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Navigating the Loss of a Pet: Healing Amidst Grieving

A man and dog embrace outdoors

Owning a pet is a uniquely enriching experience, full of joy, companionship and unconditional love. Often, we grow up together, whether we’re children or adults. They quickly become integral members of our families. 

Beyond their playful antics and unwavering loyalty, pets can improve our mental health and overall well-being. They bring immeasurable joy into our lives by enriching our daily experiences and offering companionship, which can alleviate feelings of loneliness and stress. 

However, with the joy of pet ownership comes the inevitable reality of eventually losing a pet. When a beloved pet passes away, it leaves a profound emptiness that can be difficult to bear. Grieving pet owners go through a complex journey of emotions as they come to terms with their loss. This process highlights the deep connection between humans and animals, underscoring the significance of our bond with our pets.

Why is losing a pet so hard?

The loss of a pet is not just the absence of a furry friend; it’s the departure of a cherished family member.

According to Kelsey French, Ph.D. and clinical psychologist at Family Care Center, “When the family dog dies, we are reminded of important life events attached to the dog’s lifespan. For example, as we recall our children playing with the dog, children who are now grown, the pet’s death reminds us of the poignancy of the passage of time.”

It’s not uncommon for individuals to experience a profound sense of grief and emptiness, grappling with the absence of their loyal confidant. The depth of this grief is a testament to the profound impact pets have on our lives, making the process of grieving a pet like mourning the loss of a dear friend or family member.

What are some ways to cope with the feelings of pet loss?

Honor your pet’s memory

After losing a beloved pet, it is helpful to remember details about the positive life you created for the pet. Then, try to do symbolic things to honor and remember them. Dr. French suggests creating a scrapbook or a garden marker or perhaps contributing to a local shelter in the pet’s name.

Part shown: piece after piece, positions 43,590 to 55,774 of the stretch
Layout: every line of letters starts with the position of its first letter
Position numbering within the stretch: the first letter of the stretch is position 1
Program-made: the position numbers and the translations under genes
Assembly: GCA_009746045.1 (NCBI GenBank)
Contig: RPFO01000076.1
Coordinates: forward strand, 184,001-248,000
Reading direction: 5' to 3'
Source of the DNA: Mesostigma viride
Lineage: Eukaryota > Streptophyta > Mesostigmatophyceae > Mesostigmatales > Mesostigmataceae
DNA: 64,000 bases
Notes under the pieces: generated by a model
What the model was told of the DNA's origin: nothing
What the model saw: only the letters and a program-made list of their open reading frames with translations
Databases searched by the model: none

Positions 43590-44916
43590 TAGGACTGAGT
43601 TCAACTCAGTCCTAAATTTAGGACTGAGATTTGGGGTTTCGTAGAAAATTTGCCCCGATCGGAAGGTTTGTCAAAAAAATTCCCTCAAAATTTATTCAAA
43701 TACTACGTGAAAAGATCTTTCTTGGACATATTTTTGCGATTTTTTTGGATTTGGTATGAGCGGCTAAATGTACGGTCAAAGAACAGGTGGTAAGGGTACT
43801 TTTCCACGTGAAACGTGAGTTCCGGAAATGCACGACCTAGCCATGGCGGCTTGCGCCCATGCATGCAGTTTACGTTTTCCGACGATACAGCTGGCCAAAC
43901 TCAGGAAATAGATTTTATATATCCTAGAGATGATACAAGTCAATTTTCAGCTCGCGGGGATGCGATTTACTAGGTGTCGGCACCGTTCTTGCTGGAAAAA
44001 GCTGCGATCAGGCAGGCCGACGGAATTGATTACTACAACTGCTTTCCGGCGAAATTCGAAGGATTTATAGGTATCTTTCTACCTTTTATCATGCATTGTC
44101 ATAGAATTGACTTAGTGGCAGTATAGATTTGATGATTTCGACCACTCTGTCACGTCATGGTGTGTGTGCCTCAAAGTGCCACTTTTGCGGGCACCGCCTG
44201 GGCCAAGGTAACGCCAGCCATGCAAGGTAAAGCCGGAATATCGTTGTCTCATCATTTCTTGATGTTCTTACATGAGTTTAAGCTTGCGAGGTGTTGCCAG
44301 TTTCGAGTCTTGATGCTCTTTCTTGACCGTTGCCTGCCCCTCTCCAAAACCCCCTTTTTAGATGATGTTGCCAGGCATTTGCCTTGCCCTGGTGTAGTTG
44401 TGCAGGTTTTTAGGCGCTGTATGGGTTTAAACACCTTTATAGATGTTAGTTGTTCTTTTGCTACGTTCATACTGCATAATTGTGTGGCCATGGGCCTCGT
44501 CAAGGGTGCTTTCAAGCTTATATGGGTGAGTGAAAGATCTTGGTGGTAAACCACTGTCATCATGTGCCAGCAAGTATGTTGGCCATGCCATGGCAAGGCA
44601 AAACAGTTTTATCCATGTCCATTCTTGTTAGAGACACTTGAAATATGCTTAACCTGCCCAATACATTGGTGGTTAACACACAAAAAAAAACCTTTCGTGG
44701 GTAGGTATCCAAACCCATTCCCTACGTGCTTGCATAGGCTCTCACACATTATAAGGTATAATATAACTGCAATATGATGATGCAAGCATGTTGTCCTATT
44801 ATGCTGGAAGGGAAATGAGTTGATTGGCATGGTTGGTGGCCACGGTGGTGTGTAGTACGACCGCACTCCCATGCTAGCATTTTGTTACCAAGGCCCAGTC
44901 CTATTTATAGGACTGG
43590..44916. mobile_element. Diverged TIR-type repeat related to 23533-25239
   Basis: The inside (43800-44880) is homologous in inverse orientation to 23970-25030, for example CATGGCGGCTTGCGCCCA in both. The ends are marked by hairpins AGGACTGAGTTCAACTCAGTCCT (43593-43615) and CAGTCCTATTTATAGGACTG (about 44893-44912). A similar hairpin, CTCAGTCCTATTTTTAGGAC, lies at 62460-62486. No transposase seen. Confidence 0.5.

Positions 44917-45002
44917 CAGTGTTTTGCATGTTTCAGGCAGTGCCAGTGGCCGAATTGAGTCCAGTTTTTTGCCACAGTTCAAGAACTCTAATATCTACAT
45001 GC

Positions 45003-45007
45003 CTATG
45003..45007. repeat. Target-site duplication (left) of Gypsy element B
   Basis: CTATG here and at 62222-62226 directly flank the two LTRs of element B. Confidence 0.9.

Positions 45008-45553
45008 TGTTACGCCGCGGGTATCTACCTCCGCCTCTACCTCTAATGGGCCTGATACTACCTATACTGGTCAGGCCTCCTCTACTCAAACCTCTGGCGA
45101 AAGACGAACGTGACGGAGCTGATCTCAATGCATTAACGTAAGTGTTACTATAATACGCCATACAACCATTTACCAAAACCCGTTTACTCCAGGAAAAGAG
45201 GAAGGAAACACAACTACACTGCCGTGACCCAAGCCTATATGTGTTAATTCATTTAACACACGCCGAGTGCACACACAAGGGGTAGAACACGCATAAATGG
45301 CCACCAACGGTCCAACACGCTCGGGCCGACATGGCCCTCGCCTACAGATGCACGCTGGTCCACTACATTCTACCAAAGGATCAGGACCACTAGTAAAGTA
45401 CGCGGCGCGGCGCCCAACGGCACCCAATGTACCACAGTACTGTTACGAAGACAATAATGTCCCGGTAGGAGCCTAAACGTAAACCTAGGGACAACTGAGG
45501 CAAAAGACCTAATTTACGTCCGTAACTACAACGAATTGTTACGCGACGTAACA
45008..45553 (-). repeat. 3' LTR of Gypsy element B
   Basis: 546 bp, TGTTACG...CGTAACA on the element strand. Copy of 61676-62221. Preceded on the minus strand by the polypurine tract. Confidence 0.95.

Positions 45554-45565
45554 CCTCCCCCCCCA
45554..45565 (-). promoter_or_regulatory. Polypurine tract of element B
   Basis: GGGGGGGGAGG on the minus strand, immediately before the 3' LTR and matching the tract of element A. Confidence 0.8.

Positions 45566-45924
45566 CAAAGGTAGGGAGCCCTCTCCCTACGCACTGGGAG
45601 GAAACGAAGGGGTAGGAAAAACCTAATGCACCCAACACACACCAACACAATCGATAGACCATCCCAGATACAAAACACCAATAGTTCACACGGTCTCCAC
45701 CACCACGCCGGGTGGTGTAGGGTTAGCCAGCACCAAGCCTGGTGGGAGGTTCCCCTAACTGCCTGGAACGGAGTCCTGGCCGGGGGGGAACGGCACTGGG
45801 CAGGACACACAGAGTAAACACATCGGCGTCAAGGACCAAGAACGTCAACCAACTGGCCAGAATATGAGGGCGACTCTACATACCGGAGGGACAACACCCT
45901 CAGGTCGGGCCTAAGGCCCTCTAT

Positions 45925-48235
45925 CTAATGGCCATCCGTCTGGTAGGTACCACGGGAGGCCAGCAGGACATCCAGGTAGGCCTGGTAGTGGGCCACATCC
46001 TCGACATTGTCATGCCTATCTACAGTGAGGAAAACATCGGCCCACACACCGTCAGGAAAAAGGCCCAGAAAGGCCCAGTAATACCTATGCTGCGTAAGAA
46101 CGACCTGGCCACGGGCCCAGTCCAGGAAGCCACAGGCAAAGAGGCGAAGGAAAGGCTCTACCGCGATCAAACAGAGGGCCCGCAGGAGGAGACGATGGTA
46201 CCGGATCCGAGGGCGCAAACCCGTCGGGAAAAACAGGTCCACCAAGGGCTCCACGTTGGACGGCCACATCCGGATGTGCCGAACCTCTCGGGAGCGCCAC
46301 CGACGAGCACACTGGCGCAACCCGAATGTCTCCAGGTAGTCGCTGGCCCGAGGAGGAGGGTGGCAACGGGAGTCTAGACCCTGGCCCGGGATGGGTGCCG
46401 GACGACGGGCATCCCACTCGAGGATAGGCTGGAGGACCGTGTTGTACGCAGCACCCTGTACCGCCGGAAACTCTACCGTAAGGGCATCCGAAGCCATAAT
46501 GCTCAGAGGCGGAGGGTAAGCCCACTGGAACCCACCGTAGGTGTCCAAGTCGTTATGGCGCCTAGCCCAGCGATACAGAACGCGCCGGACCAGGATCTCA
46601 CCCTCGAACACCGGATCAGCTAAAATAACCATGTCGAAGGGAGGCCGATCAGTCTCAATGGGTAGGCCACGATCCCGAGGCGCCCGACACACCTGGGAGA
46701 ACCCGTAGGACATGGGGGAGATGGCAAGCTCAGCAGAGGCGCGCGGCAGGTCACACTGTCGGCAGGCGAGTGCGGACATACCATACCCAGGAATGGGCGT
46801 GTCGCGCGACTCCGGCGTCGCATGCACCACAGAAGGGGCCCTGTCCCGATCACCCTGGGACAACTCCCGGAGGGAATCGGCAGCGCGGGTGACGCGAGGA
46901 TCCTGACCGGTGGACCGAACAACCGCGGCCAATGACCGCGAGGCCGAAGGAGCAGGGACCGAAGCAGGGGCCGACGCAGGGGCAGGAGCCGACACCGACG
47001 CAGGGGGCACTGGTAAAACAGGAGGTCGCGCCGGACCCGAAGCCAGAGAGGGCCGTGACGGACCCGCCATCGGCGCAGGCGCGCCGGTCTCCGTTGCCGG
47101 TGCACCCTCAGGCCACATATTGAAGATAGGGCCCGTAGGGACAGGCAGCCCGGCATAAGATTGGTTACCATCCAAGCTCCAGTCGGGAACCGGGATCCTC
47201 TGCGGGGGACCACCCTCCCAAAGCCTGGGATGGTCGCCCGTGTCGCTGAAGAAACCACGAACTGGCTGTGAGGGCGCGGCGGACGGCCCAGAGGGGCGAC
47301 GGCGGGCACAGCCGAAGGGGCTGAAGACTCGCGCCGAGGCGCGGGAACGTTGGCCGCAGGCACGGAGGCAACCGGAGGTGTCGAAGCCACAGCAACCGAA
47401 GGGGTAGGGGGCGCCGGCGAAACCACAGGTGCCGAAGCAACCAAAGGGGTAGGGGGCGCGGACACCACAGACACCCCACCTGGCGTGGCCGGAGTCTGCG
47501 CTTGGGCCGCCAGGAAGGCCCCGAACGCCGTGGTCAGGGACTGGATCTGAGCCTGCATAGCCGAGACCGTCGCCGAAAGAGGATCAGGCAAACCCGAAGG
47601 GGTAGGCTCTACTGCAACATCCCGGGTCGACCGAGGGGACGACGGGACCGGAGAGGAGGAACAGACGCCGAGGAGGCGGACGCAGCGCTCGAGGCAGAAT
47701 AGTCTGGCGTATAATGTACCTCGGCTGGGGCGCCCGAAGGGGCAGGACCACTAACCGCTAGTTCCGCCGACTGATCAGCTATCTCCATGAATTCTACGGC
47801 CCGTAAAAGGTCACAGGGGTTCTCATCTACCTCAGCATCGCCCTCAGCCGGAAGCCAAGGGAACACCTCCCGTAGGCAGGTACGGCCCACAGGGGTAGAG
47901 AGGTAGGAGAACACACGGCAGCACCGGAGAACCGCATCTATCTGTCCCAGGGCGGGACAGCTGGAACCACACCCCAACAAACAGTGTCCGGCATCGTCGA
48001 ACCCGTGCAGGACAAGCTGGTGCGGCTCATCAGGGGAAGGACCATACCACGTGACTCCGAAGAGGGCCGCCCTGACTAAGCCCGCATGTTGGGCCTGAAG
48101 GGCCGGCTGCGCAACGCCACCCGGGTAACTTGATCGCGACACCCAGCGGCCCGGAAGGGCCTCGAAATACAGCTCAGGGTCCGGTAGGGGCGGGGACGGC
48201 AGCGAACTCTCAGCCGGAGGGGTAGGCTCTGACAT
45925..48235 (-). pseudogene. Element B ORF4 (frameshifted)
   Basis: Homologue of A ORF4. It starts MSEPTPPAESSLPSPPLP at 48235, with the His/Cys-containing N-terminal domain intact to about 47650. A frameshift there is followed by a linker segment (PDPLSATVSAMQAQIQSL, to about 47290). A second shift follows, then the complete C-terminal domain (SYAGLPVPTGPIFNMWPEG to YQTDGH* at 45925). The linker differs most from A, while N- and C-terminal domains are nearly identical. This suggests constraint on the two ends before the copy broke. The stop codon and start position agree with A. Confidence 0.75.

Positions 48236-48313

Seek support from others

Reach out to friends, family members, or pet loss support groups. Sharing your feelings with others who have experienced pet loss can provide comfort and validation.

Prefer to talk on the phone? Call the Pet Compassion Careline, which provides 24/7 grief support with trained pet grief counselors.

Write in a journal

Write about your feelings or write a letter to your pet about everything you’d like to say to them or how you’d have liked spending your last day with them. Journaling is good for your mental health and can provide a therapeutic outlet for processing your emotions during this difficult time.

Maintain routine

Stick to a daily routine as much as possible, as this can provide stability during a tumultuous time. Maintaining familiar activities can also help to distract from feeling sad. Remember not to suppress tears or sadness, as it can prolong grief.

When should someone seek grief therapy if they’re struggling with pet loss?

“If the owner feels unable to move past the grief after a few days or weeks following the pet’s passing, grief therapy should be considered,” said Dr. French. “For instance, if they can’t get to work or cannot reasonably control their emotions, it may be helpful to find a counselor. The pet’s death may have triggered deeper symbolic themes attached to that relationship.” 

For some pet owners, their relationship with their pets is so primary that their death can be disorienting to their “purpose in life.” While this is rare, individuals prone to suicidal ideation may feel that their one last role on earth has been removed after a pet’s death, and their role as caretakers is over.  

For these individuals, the pet then may have served as a protective relationship, protecting them against considering suicide because of the responsibility they feel towards their animal. Once the pet dies, they may feel they have no purpose. Like any episode of suicidal ideation, it represents a distortion of thinking and interpreting circumstances, and it is important to seek professional help immediately.

Call or text 988 to receive free and confidential support.

How do you know when it’s time to get another pet?

There is no correct answer to when to get a “replacement pet.” Still, the first order of business is probably to not think of a new pet as a replacement.

“A new pet does not indicate any disloyalty to the deceased pet’s memory,” said Dr. French. “If that’s what it feels like, allow yourself time to grieve and think that question through. Once an owner has grieved, a more relevant question is: ‘Will a pet enrich my life now?'”

The process of grieving the loss of a pet

It’s important to remember that the grief process isn’t straightforward. You might be moving through its stages in a zigzag rather than a straight line. Sometimes, when you think you’re starting to feel a little better, a wave of grief can crash over you once again. This journey often includes feelings of denial, anger, guilt or shame, eventually leading to a cascade of emotions.

Once these initial reactions begin to fade, the heart of grief sets in. It’s a deep sadness, sometimes leading to withdrawal or depression. But as time passes, acceptance slowly takes hold. It’s not about forgetting or moving on from your friend. Instead, it’s about finding peace with the fact that they’re no longer with you and, eventually, being able to smile at the memories you shared together.

This information was reviewed and approved by Kelsey French, Ph.D., clinical psychologist and owner of 13-year-old Dasher, the largest Golden Retriever known to man (3/6/24).

Photo by Eric Ward on Unsplash